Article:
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Eating Without Teeth or Dentures – What You Need to Know

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Eating Without Teeth or Dentures – What You Need to Know

If you have lost some of your teeth and you are having trouble fixing dentures, it can be difficult yet annoying eating without them. While some slowly get used to eating without teeth or dentures it can be dangerous to the mouth and the body. Before you move forward with eating food without teeth or dentures consider the following risk factors.

Gum and Jaw Problems

When chewing food without teeth or dentures, the pressure intended to be taken in by the teeth or dentures is exerted on your gums and jaws. The natural tooth bite force normally lies at about 200-250 pounds while that of a denture lies at 50 pounds. The dentures are less powerful than natural teeth but in this case, you would rather have something than nothing.

Keeping up with this habit renders your gums sore while your mouth becomes tired of having to put up with the unnecessary pressure when chewing hard food. Even soft foods that don’t seem to require a lot of chewing strain the mouth and gums. Additionally, this exposes the gum tissues to more serious issues such as infected gums and TMJ (Temporomandibular joint dysfunction).

The jawbone is also exposed to hefty pressure placed on it due to lack of teeth or dentures. It continually weakens the jawbone over time making it prone to fractures. Also using your gums to grind on food causes the tissues to start wearing off exposing the jawline. This normally results into bone loss. Moreover, severe bone loss might prevent one from having tooth replacement options such as dental implants due to the instability of the jaw bone structure. While some believe that it is safe to take soft foods such as smoothies, yoghurt, soups when one has no teeth, this shouldn’t be a long-term habit. Well at least until the sites where natural teeth were extracted heal. Remember eating soft foods without teeth or dentures exposes your gums and body to infection.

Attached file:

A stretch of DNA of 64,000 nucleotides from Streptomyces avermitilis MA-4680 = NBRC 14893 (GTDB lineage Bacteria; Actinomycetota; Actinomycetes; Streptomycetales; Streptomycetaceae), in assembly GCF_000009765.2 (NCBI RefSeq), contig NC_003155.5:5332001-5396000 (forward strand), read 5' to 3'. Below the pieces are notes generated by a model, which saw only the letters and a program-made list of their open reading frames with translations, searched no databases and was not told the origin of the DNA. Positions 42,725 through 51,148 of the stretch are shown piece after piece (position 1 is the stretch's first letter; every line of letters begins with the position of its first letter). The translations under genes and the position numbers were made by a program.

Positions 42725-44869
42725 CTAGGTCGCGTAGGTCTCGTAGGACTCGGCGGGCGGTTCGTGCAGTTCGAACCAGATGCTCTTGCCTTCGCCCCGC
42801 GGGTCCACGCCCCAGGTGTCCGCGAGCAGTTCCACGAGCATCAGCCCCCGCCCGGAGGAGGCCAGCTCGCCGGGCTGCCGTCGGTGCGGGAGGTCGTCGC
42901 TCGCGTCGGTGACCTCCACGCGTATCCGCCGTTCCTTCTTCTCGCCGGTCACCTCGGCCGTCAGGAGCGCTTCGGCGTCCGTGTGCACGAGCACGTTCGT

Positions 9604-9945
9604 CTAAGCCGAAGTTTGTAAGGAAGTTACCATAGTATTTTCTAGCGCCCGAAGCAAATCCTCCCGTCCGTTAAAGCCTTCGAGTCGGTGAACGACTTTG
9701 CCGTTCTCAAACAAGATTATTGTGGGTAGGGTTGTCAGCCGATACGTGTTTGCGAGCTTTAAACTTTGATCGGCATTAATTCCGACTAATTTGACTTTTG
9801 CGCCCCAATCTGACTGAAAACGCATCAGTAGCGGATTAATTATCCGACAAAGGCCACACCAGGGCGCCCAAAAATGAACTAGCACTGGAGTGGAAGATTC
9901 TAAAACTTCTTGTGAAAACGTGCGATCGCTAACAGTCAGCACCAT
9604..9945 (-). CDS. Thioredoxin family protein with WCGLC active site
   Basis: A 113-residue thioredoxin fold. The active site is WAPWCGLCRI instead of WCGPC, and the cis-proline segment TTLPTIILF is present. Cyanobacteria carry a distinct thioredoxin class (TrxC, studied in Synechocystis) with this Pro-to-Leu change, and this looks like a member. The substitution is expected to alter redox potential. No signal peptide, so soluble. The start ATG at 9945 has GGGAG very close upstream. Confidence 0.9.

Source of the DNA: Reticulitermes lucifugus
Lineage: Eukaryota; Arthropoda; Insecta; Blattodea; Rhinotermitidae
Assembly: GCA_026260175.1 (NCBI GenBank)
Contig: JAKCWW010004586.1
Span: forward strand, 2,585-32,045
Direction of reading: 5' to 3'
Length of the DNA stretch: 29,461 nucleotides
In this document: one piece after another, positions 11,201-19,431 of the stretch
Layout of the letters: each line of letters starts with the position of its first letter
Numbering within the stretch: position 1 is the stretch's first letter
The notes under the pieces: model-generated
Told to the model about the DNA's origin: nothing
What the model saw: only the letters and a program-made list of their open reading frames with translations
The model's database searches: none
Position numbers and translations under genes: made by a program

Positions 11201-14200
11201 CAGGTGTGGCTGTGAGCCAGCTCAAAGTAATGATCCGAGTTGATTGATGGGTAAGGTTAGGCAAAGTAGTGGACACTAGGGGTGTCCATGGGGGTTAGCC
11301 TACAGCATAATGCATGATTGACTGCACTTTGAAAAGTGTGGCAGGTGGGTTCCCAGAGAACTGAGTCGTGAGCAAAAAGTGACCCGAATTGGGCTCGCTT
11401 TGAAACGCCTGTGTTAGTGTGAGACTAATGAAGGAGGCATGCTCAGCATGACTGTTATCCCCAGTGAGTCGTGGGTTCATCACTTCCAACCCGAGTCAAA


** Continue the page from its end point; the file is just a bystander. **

Gastro-Intestinal Problems

Digestion is a complex process that goes through a huge deal of processing. The process starts at the mouth where food is crushed with the teeth into tiny digestible pieces. Throwing a whole wrench into the system without properly crushing it eventually leads to problems in the digestive tract. When food gets to the stomach in huge pieces that cannot be properly broken down further, incomplete digestion occurs. The system fails to absorb nutrients properly, the food stays longer in the system especially in the colon where it creates a breeding ground for bacteria to thrive. It leads to bacterial growth, partial indigestion, and flatulence.

If you are at a period where the tooth extraction site is healing just before having dentures fixed, it is advisable that you consume foods that have already been processed and won’t require actual chewing. The digestive system does not have the capacity to absorb nutrients through chewing. In taking in food that has already been processed the system will have easy time absorbing nutrients. 

Risk of Losing Other Teeth

When one continues to chew without teeth or dentures, the jaw bone gradually becomes weaker. This makes the base on which the remaining teeth are supported. It affects the functionality of other teeth making them weaker and over time, the teeth will start falling off one after the other.

Lack of Adequate Saliva Production

Saliva is an essential enzyme used in the digestive process. It helps lubricate crushed food to help in easy swallowing down to the stomach. Saliva also contains an enzyme commonly known as amylase that digests starch in the mouth. The salivary glands that are known for producing saliva get stimulated into producing more saliva by proper chewing of food. This is limited by the absence of teeth.

What Can One Do?

You can discuss viable options with your dentist after he or she examines the condition of your gums and jawbones. A permanent solution includes dental implants that can easily be fixed by an experienced dentist. It involves drilling in some titanium cylinder into the empty space that acts like the tooth root. A crown that resembles a real enamel is then fixed above the gum line. Dentures, on the other hand, are non-surgical replacements that resemble the real tooth and act like natural teeth.

Whatever you campaign for: either dental implants or dentures, be sure to keep them clean on a daily basis. Just like natural teeth, dentures are prone to tartar buildup and bacteria and also stains. Also check in with your dentist regularly to have a follow up on how your gums and bones are progressing. Patients who previously had gum and bone loss may recover and pass tests to have dental implants. Your dentist will also guide you on better ways to take care of your dentures or implants.

Check in with our dental experts for consultation and tooth replacement options at Vita Dental Spring clinic. We have something for everyone.

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